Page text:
A single, control-spec Engine Control Unit (ECU) for all competitors, "manufactured by an FIA designated supplier to an agreed specification."
Standard gearboxes fitted with common parts for all cars - with control to be via a driver-operated clutch pedal and gearshift similar to those of a conventional road car.
Revised bodywork to reduce downforce by approximately 90 percent while allowing cars a wider track.
Tyres supplied by a single manufacturer to all teams, the reintroduction of slick tyres and larger wheels - plus a ban on tyre-heating devices.
A "minimum specified" centre-of-gravity for every Formula One chassis and improved impact testing.
Standard brakes for all competitors to reduce development costs.
Greater control over which materials can be used for the construction of a car's bodywork.
The compulsory installation of a starter motor.
A ban on spare cars, with only spare chassis permitted at events.
A limit on testing to a maximum of 30,000km per team per year.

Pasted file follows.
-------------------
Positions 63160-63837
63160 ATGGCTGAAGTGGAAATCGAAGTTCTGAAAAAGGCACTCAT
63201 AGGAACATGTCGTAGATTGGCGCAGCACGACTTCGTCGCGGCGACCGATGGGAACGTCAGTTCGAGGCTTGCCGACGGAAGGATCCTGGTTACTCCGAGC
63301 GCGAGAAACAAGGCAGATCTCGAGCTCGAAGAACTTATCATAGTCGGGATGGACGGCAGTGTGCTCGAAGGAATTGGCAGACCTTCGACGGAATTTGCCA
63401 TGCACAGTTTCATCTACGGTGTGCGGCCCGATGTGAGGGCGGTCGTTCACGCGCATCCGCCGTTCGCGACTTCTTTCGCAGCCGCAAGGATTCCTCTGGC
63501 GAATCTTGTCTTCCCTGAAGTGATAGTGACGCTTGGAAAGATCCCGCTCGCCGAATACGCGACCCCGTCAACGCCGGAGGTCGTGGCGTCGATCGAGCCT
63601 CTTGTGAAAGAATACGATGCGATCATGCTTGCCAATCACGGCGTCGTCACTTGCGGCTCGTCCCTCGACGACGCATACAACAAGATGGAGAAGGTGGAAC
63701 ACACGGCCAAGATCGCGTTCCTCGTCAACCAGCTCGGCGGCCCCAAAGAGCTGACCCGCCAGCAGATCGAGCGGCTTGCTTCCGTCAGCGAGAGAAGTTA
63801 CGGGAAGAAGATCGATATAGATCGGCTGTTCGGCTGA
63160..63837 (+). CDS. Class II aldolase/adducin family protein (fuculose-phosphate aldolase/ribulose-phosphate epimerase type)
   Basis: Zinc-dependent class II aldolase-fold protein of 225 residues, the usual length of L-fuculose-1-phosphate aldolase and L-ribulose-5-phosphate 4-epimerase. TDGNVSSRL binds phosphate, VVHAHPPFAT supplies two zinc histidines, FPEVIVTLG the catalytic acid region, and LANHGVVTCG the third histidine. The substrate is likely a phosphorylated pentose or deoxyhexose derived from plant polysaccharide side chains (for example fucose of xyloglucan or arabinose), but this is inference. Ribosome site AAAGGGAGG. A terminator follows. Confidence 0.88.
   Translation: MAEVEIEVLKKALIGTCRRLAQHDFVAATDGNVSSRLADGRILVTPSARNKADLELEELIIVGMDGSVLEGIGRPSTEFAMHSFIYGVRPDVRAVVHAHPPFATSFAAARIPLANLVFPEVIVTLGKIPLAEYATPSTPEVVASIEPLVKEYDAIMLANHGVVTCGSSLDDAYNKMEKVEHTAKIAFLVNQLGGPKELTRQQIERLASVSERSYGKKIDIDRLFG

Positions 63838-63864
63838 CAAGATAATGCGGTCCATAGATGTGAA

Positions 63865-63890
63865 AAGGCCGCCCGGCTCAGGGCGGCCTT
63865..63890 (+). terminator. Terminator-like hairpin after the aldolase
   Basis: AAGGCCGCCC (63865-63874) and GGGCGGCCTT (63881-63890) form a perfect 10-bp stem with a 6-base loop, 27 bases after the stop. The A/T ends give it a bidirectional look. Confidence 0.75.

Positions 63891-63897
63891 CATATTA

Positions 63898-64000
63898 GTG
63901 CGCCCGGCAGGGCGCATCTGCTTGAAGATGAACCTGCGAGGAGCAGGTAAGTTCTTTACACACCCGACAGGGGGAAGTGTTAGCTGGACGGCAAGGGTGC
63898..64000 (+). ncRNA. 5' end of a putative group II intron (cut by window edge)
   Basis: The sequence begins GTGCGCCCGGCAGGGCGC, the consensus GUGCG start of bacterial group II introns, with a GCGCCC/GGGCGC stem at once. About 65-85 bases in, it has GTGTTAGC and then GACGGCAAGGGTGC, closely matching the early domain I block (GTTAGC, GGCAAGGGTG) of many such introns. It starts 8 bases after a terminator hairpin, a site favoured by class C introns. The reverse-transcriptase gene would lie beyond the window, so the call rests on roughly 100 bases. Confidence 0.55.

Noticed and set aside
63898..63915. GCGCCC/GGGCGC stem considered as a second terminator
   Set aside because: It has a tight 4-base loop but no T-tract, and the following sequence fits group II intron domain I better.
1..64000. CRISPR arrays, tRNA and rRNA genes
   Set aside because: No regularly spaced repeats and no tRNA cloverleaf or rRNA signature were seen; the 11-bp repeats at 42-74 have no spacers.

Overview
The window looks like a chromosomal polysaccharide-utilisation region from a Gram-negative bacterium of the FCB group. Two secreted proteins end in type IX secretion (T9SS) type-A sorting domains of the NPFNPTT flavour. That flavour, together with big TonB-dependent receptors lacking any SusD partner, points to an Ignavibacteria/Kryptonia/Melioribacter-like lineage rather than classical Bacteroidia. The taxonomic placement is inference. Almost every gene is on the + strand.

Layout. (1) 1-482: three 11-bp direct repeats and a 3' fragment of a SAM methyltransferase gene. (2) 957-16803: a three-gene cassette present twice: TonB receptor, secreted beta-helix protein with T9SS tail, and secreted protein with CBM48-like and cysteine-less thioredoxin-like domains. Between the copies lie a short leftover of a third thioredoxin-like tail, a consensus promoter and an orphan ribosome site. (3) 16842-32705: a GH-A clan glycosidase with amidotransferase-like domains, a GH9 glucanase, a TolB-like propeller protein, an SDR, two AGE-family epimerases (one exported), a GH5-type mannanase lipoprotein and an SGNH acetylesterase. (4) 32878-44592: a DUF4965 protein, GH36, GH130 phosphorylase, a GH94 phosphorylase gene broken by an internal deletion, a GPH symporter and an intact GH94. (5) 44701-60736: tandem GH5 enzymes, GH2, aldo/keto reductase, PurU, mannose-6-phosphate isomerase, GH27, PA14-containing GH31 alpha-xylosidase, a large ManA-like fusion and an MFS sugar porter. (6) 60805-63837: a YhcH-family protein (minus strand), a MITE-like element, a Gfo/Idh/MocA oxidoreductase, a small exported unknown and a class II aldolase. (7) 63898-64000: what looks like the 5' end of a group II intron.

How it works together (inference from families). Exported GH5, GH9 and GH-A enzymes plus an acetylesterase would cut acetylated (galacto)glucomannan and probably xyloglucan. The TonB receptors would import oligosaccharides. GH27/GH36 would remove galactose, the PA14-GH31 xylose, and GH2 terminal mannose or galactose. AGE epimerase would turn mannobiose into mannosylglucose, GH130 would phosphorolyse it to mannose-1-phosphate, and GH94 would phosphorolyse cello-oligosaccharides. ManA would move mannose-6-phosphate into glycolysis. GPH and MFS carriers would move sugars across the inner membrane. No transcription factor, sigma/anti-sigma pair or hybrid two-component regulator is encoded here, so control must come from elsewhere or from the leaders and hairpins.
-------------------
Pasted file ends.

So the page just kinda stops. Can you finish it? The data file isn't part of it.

The right for a team to buy a complete car or any part of a car from another constructor, with "further discussion" over how this would effect the award of Constructors' Championship points.
Stroustrup: Well, one day, when I was sitting in my office, I thought 'I wonder what would happen, if there were a language so complicated, so difficult to learn, that nobody would ever be able to swamp the market with programmers ?
Interviewer: I don't believe you said that...
Stroustrup: Well, it's been long enough, now, and I believe most people
have figured out for themselves that C++ is a waste of time but,
I must say, it's taken them a lot longer than I thought it would.
Interviewer: Yes, but C++ is basically a sound language.
Stroustrup: You really believe that, don't you? Have you ever sat down and worked on a C++ project?
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